Buckthorn (Rhamnus cathartica) releases allelopathic compounds through leaves, seeds, and roots that alter soil to deter understory and groundcover vegetation, eventually contributing to erosion and diminished water quality.

“While green space clearly has positive impacts on human health, ‘bad’ green space may prove to be detrimental to human health,” says environmental regulatory specialist Hayley Kopelson Effler. He goes on to describe “’bad green space” as areas that are neither traversable nor restorative to mental health. Perceived as unsafe and lacking aesthetics, landscapes ravaged with invasive species discourage positive connections with the natural world.

To add to the perception of danger, wild parsnip (Pastinaca sativa) and giant hogweed (Heracleum mantegazzianum) sap cause burn-like blisters on skin exposed to sunlight. Amur honeysuckle shrubs (Lonicera maackii), which provide habitat for deer, have been linked to increased populations of ticks. Eradicating invasive honeysuckle reduces deer activity as well as ticks, leading some researchers to suggest “management of biological invasions may help ameliorate the burden of vector-borne diseases on human health.”

Shifting paradigms

Removing invasive plants and shrubs that buffer our sacred spaces from the rest of the world take time, planning, and support. Volunteering to assist with local natural areas provides hands-on opportunities to learn about natural areas management and transfer ideas to the home front while improving the ecological health and biodiversity of the community we call “home.”

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Start Your Own Extreme Makeover

  • Volunteer. Barrington Area Conservation Trust, Citizens for Conservation, Forest Preserves of Cook County, Lake County Forest Preserve District, and Spring Creek Stewards need assistance with restoration work.
  • Do research. Mechanical, chemical, and biological treatments vary with the habitats and invasive species being addressed. Visit ( to learn more.
  • “Do little restorations,” Vanderpoel said. “Kill all the buckthorn and put in 4-5” of mulch. Every 2-3 years, add more mulch. Add native plants.”

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Invasive Plants to Know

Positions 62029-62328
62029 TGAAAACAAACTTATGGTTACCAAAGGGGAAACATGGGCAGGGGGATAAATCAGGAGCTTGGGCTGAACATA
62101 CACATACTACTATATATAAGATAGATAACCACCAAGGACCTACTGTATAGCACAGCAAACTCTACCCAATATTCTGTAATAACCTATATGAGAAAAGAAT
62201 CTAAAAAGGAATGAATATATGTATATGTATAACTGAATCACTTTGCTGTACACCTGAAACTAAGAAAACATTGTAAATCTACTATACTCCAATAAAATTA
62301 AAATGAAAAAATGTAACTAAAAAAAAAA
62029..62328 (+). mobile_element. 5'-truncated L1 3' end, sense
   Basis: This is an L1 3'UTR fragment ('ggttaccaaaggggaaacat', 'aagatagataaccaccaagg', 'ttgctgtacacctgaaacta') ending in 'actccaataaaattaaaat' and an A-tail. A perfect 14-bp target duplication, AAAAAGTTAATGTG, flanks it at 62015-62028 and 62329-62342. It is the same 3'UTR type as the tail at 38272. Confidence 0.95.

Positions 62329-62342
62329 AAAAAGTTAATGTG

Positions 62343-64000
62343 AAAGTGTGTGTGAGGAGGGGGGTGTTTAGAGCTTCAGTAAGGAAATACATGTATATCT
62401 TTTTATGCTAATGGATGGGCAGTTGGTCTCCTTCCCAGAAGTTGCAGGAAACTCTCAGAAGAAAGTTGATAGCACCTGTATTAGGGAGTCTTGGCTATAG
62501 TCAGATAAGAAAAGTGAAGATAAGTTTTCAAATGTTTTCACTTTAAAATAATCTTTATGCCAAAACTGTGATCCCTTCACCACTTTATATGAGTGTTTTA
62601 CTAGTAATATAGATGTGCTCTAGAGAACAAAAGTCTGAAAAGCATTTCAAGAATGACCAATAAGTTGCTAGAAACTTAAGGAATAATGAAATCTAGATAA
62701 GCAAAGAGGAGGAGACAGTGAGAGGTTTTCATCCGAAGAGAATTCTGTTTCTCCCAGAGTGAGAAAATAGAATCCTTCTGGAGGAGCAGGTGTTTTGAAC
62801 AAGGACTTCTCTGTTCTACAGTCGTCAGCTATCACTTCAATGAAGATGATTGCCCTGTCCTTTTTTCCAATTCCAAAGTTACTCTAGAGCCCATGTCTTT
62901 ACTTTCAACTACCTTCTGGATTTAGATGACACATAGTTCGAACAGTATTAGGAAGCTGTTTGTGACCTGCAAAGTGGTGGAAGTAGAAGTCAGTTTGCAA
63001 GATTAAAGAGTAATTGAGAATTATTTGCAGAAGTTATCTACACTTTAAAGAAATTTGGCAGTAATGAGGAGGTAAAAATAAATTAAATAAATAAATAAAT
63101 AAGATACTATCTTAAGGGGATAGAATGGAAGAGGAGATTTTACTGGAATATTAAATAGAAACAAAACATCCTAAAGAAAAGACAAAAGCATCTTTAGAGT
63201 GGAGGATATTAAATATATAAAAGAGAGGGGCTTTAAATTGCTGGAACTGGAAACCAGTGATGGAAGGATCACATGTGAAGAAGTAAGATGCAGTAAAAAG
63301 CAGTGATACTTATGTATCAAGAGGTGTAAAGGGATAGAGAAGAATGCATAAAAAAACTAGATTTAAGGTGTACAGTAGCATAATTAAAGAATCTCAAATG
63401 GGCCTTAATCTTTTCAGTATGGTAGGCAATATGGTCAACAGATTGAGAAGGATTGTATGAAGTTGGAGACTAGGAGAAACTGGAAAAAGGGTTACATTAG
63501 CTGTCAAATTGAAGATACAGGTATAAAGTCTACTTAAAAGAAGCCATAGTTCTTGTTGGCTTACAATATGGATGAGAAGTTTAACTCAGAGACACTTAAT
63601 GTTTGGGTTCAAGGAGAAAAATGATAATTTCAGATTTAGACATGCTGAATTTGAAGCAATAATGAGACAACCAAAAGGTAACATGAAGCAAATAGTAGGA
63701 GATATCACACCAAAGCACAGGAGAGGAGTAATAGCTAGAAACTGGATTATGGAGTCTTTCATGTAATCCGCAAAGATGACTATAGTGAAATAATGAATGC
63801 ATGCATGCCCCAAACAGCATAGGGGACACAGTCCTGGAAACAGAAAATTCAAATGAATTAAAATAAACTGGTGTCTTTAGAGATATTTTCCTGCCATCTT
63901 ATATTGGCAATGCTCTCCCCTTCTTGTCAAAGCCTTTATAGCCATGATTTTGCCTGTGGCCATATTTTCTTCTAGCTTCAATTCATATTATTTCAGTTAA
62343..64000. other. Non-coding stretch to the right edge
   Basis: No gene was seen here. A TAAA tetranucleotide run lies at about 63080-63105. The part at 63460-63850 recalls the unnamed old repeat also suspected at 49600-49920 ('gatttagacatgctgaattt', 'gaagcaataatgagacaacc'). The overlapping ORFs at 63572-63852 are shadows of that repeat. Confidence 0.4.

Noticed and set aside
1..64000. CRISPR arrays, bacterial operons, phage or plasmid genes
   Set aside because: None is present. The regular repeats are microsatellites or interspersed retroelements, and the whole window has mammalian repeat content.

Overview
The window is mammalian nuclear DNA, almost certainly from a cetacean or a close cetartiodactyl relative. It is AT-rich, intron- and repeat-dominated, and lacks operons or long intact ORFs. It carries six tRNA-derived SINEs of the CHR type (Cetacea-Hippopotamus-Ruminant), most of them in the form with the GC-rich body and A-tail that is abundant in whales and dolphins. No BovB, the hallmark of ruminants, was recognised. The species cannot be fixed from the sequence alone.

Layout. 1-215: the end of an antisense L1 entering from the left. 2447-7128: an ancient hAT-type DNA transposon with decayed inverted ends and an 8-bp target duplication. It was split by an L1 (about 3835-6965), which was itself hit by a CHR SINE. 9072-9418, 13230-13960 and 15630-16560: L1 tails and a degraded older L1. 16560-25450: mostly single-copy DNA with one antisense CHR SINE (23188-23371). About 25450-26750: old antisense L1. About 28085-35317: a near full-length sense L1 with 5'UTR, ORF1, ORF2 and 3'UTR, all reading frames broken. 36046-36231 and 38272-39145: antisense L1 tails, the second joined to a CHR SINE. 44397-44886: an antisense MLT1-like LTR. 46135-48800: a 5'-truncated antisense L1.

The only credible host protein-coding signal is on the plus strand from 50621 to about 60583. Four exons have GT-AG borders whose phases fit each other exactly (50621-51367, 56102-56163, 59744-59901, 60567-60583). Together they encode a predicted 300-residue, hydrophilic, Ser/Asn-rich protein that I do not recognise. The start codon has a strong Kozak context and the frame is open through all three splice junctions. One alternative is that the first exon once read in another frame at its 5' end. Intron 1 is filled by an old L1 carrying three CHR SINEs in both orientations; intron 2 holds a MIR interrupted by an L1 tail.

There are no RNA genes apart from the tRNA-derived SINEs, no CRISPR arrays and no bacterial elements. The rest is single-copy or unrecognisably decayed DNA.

• Garlic mustard (Alliaria petiolata)
  • First-year basal rosettes of this aggressive biennial remain green through fall and winter, and are one of the earliest plants to sprout new greenery in spring.
  • Dame’s rocket (Hesperis matronalis)
  • This showy 4-petaled perennial once added to “wildflower mixes” for spring color overwinters as a rosette.
  • European buckthorn (Rhamnus cathartica)
  • Planted as a hedgerow, this invasive is one of the last trees to drop its leaves in fall, and one the first to leaf out in spring, self-seeding from female plants.
  • Amur honeysuckle (Lonicera maackii)
  • Once thought to be a valuable shrub to curb erosion and provide habitat, honeysuckle, like buckthorn is one of the last shrubs to drop its leaves and one of the first to green up in spring.
  • Callery or Bradford pear (Pyrus calleryana)
  • This thicket-forming tree, planted for its initially compact form and attractive spring blossoms, branches into a tree prone to lose limbs and provide excessive amounts of seed.


  • Teasel (Dipsacus fullonum)
  • This short-lived perennial (classified by some as a biennial) can be found going to seed right now as rosettes of vegetation cover the soil beneath its prickly browning stems
  • Sweet clover (Melilotus sp.)
  • Yellow and white sweet clovers are herbaceous biennials that look like small shrubs their second year. They are full of seed this time of year.


  • Canada thistle (Cirsium arvense)
  • This noxious, perennial weed has a root system that readily colonizes areas around it. This invasive spends fall storing food for winter.
  • Reed Canarygrass (Phalaris arundinacea)
  • This grass has a transparent membrane where blade and sheath meet which distinguishes it from the native bluejoint grass. It is one of the first to add green to spring wetlands.
  • Common Reed (Phragmites australis)
  • The roots of common reed can form dense mats over 8’ deep, while clones may persist over 1,000 years. Large plume-like seed heads are an outstanding feature.
  • Purple loosestrife (Lythrum salicaria)
  • Introduced for ornamental and medicinal uses, one mature purple loosestrife plant can have up to 30 stems grow from one rootstock and yield 2-3 million seeds.
  • Narrow leaf cattail (Typha angustifolia)
  • Cattails invade wetland communities which experience changes in hydrology, salinity, or fertility outcompeting native species to create their own monoculture.